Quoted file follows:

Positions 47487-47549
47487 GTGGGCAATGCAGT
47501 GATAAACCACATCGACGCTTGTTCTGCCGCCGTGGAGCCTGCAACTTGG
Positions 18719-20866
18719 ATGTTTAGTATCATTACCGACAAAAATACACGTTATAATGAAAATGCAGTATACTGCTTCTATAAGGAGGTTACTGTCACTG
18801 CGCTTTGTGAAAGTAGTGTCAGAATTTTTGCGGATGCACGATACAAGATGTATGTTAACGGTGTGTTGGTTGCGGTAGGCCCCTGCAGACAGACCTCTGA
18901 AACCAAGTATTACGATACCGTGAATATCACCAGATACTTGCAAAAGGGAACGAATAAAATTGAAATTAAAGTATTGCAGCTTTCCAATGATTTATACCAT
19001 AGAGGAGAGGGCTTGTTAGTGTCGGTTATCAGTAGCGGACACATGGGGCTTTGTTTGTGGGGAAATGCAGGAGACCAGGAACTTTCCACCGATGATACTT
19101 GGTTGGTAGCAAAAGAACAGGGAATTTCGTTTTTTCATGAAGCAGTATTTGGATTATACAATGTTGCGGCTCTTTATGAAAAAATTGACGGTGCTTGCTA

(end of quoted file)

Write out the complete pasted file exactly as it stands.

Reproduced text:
Positions 47487-47549
47487 GTGGGCAATGCAGT
47501 GATAAACCACATCGACGCTTGTTCTGCCGCCGTGGAGCCTGCAACTTGG
Positions 18719-20866
18719 ATGTTTAGTATCATTACCGACAAAAATACACGTTATAATGAAAATGCAGTATACTGCTTCTATAAGGAGGTTACTGTCACTG
18801 CGCTTTGTGAAAGTAGTGTCAGAATTTTTGCGGATGCACGATACAAGATGTATGTTAACGGTGTGTTGGTTGCGGTAGGCCCCTGCAGACAGACCTCTGA
18901 AACCAAGTATTACGATACCGTGAATATCACCAGATACTTGCAAAAGGGAACGAATAAAATTGAAATTAAAGTATTGCAGCTTTCCAATGATTTATACCAT
19001 AGAGGAGAGGGCTTGTTAGTGTCGGTTATCAGTAGCGGACACATGGGGCTTTGTTTGTGGGGAAATGCAGGAGACCAGGAACTTTCCACCGATGATACTT
19101 GGTTGGTAGCAAAAGAACAGGGAATTTCGTTTTTTCATGAAGCAGTATTTGGATTATACAATGTTGCGGCTCTTTATGAAAAAATTGACGGTGCTTGCTA